Lettuce is a cool-season vegetable and as mild days of spring give way to summer heat, plants signal the end of their life cycle by sending up a flower stalk. The leaves become progressively smaller as they spiral up the stalk, and soon the top of the plant explodes in tiny, yellow flowers that give way to feathery tufts of seed. Like dandelions, these billowy tufts allow the seed to disperse by floating through the air. To collect the seeds before they all fly away, cut or tap the seed heads into a bag or other container and allow them to dry for a couple of weeks. Then shake the seed heads and/or rub them between your hands to loosen all the seeds (there will be many seeds!). To separate the seed from the chaff, press it through a screen or colander a few times. You can also use the wind or a small fan to blow the dried chaff into the air. Be careful because it doesn’t take much to blow the seed into the air as well. Once the seed is clean store it in a glass jar or paper envelope with a label and the date.

dried-lettuce-heads

Cut the feathery seed heads from the plant and place them in a bucket, bag or bin to dry.

My lettuce plants held on longer than normal this summer so I have been collecting seed for various projects and for fall planting. If you would like to try ‘Crawford’ lettuce in your own garden seed can be purchased from Southern Exposure Seed Exchange (www.southernexposure.com).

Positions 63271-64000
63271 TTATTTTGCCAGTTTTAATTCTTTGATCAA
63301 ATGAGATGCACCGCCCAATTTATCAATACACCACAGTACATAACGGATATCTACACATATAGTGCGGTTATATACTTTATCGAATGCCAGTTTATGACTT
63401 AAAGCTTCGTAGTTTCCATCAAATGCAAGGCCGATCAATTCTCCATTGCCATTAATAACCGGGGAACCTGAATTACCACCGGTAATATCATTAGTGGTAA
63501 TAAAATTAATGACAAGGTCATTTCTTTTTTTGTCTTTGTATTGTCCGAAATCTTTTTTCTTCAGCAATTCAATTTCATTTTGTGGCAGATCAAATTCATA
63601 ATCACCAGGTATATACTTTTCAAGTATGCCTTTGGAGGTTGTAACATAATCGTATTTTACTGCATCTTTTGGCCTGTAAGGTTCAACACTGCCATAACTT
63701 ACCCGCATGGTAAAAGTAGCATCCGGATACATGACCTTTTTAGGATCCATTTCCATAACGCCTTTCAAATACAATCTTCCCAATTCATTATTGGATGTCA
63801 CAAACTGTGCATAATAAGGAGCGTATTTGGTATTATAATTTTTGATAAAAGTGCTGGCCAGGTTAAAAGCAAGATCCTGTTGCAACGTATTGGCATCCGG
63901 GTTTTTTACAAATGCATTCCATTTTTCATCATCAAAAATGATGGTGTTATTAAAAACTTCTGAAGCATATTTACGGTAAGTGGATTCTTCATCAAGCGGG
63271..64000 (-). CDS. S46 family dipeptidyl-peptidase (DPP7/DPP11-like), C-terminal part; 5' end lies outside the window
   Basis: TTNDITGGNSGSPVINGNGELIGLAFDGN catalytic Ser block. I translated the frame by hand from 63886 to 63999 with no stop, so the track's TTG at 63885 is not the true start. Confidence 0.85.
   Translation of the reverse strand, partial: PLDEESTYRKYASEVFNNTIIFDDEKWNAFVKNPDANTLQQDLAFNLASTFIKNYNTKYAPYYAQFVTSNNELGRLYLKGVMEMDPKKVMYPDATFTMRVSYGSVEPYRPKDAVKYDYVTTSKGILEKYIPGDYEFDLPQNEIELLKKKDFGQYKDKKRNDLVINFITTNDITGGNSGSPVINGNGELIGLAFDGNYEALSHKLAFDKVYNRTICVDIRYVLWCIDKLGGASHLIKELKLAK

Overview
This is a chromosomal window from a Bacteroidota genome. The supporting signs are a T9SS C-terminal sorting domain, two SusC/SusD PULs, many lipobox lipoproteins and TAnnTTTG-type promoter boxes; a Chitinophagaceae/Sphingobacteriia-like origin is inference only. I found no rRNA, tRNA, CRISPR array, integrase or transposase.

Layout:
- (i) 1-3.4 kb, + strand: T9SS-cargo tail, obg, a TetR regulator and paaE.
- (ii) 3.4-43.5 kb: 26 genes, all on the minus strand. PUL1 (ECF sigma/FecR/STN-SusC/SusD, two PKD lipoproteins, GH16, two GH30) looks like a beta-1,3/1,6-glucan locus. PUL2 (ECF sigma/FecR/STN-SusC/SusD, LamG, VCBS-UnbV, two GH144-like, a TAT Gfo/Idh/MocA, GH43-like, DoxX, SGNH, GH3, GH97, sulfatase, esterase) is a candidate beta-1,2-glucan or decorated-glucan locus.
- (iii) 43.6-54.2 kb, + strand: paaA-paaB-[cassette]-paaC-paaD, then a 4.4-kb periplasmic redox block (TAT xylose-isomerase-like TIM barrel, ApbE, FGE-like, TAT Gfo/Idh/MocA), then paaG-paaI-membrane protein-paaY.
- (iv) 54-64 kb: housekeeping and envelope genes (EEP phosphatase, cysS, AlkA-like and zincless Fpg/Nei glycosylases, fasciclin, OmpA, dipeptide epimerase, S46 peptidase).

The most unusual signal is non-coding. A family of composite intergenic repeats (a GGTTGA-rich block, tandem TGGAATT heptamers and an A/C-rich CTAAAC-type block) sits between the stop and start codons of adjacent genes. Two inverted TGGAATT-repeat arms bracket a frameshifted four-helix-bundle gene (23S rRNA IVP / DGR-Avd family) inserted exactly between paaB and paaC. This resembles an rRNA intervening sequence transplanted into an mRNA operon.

saving-lettuce-seeds

Shake or rub the seed heads with your hands; a screen or fan will help separate the chaff from the seed.

Saving seed from your own vegetable plants has many advantages: it is a frugal way to increase your seed stock, it contributes to the diversity of our seed supply and each generation of collected seed will be more acclimated to your unique growing environment. Plus observing and participating in the rhythm of nature is enlightening and downright satisfying!

Crawford-Lettuce-2

’Crawford’ has its own bed in the Children’s Vegetable Garden at the San Antonio Botanical Garden.

 

I share my posts on The Simple Homestead Blog Hop.  Be sure to stop by and check out all the amazing things these gardeners and homesteaders are doing!

Okra and Butterbeans – Harvest Now, Enjoy Later by Patty G. Leander

okra-butterbean-heart

Butterbean and okra love

Okra and butterbeans are like peanut butter and chocolate – two great tastes that taste great together…and apart! You may be harvesting them now as the warm weather wanes or perhaps you will consider a space for them in your garden next year. Each vegetable stands on its own delicious qualities, but aside from taste there are several reasons that okra and butterbeans are two of my favorite vegetable crops.

butterbeans-1

Butterbeans love the heat and are relatively pest free.